Overview: Struggling to support himself and his ailing younger brother, delivery man Ray (Dean Imperial) takes a strange job in a strange new realm of the gig economy.
New York, an alternate present: the quantum computing revolution has begun and investors are lining their pockets in the quantum trading market. Building the network, though, requires miles of infrastructure to be laid between huge magnetic cubes by “cablers” – unprotected gig workers who compete against robots to pull wires over rough terrain.
Queens delivery man Ray Tincelli (Dean Imperial) is skeptical of new technology, and the buy-in to start cabling is steep, but he struggles to support himself and his ailing younger brother, who suffers from a mysterious illness. So when Ray scores a shady permit, he believes their fortunes may have finally changed. What he doesn’t expect is to be pulled into a conspiracy involving hostile cablers, corporate greed, and the mysterious ‘Lapsis’ who may have previously owned his medallion. Called “a smart class-conscious sci-fi parable” by The Hollywood Reporter, Lapsis (affiliate link) is a darkly comic and timely look at the gig economy and the failed utopian promises of big tech.
Director: Noah Hutton
Writer: Noah Hutton
Starring: Dean Imperial, Madeline Wise, Dora Madison, Frank Wood
Gavin’s Lapsis Movie Review
Presented as “science fiction,” the world of LAPSIS (affiliate link)is barely different from the real world of 2020 (minus the pandemic) and offers a scathing critique of the gig economy and the growing number of independent contractors. Now, this is something I can relate to. I formerly worked “with” Amazon and was burned by the way they treat “third party” affiliates. For the past decade, I have worked as an author. This, too, is essentially independent contracting – the publisher pays royalties, but you are left holding the bag when it comes to taxes and health care. This is a world I know.
Now, interestingly, the cable business of the film requires a “medallion,” something akin to how taxi companies in the big cities work. This is an interesting choice, because it could open so many possibilities… the competition (leading to inflation), the possibility of corruption, and the way that today Lyft and Uber are bucking the old ways of doing things. These issues are not really addressed in any depth.
The satire on its own could carry this film, but there are different things going on that add to the zaniness. Ray’s medallion had a questionable previous owner, leading to a major subplot of finding out who it was and what happened to them. There is also the rise of the machines replacing humans, another parallel with the growing “threat” of automation. I say threat in quotes because while it could lead to the elimination of jobs, the outcome may be something greater. Oddly, in the film, the robots and humans exist side by side – not one replacing the other, but in direct competition.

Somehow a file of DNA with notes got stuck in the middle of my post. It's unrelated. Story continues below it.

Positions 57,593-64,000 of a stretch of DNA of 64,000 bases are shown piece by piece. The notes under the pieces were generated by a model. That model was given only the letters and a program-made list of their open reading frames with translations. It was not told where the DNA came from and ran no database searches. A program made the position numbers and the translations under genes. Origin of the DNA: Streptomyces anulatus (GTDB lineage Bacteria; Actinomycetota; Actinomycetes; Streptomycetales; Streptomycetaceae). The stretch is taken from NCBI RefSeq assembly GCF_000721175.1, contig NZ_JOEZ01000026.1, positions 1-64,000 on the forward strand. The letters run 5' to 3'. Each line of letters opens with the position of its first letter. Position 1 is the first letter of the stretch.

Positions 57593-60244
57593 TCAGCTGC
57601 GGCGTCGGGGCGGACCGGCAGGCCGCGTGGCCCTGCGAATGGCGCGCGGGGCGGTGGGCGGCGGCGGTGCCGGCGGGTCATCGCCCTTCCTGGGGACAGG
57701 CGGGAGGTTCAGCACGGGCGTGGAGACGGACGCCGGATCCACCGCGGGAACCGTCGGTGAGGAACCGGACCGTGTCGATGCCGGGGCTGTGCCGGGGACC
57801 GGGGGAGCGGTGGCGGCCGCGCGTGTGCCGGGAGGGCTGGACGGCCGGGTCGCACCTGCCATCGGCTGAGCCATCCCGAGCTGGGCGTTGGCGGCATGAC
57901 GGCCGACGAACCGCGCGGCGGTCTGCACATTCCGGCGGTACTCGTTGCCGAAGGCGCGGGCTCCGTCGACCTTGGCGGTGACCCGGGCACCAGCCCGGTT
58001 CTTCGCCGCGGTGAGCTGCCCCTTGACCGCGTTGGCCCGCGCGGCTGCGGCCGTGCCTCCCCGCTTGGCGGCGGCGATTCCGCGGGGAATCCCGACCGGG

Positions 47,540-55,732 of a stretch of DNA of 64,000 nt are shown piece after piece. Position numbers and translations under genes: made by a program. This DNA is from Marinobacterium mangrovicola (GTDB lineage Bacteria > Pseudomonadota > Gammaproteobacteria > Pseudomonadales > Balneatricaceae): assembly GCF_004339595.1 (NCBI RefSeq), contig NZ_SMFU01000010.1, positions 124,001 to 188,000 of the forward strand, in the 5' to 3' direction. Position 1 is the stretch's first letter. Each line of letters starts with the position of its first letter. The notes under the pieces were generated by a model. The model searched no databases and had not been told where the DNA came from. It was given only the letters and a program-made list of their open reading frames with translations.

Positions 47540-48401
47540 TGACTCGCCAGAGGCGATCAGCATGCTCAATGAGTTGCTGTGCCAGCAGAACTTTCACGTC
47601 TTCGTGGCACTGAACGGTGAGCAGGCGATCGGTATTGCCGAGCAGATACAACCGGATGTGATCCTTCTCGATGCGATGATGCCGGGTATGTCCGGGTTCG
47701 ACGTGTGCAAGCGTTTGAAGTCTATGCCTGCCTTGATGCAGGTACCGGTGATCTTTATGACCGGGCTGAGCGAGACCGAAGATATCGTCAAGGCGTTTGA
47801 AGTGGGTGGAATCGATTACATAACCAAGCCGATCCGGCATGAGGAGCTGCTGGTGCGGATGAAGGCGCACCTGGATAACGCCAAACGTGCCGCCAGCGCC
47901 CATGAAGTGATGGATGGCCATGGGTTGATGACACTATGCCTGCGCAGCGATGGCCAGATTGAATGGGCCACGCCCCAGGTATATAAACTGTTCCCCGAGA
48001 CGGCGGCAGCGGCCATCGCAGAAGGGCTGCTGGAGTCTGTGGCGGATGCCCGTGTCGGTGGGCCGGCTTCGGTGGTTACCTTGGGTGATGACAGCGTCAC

Still not enough? There’s even jabs at the American health care system, as Ray’s brother suffers from “omnia,” an illness not well-defined that may or may not exist. Regardless of its truthiness, Ray cannot afford to care for his brother, leading to his entry in this dehumanizing world in the first place. Much can be said here. Americans, so I’m told, tend to stay in a job longer than they want to because they can’t risk losing health insurance. Most other industrialized countries do not tie health care to employment, leading to greater mobility and job satisfaction. Do companies, especially “gig” businesses, thrive in part because the contractors are desperate? Absolutely.
Perhaps part of the film’s brilliance is that none of this is hit-you-over-the-head blunt. There is a character who is decidedly anti-capitalist who gives voice to some concerns, but it doesn’t take you out of the film. It makes sense in the context provided. LAPSIS (affiliate link) is clever and deserves to be seen.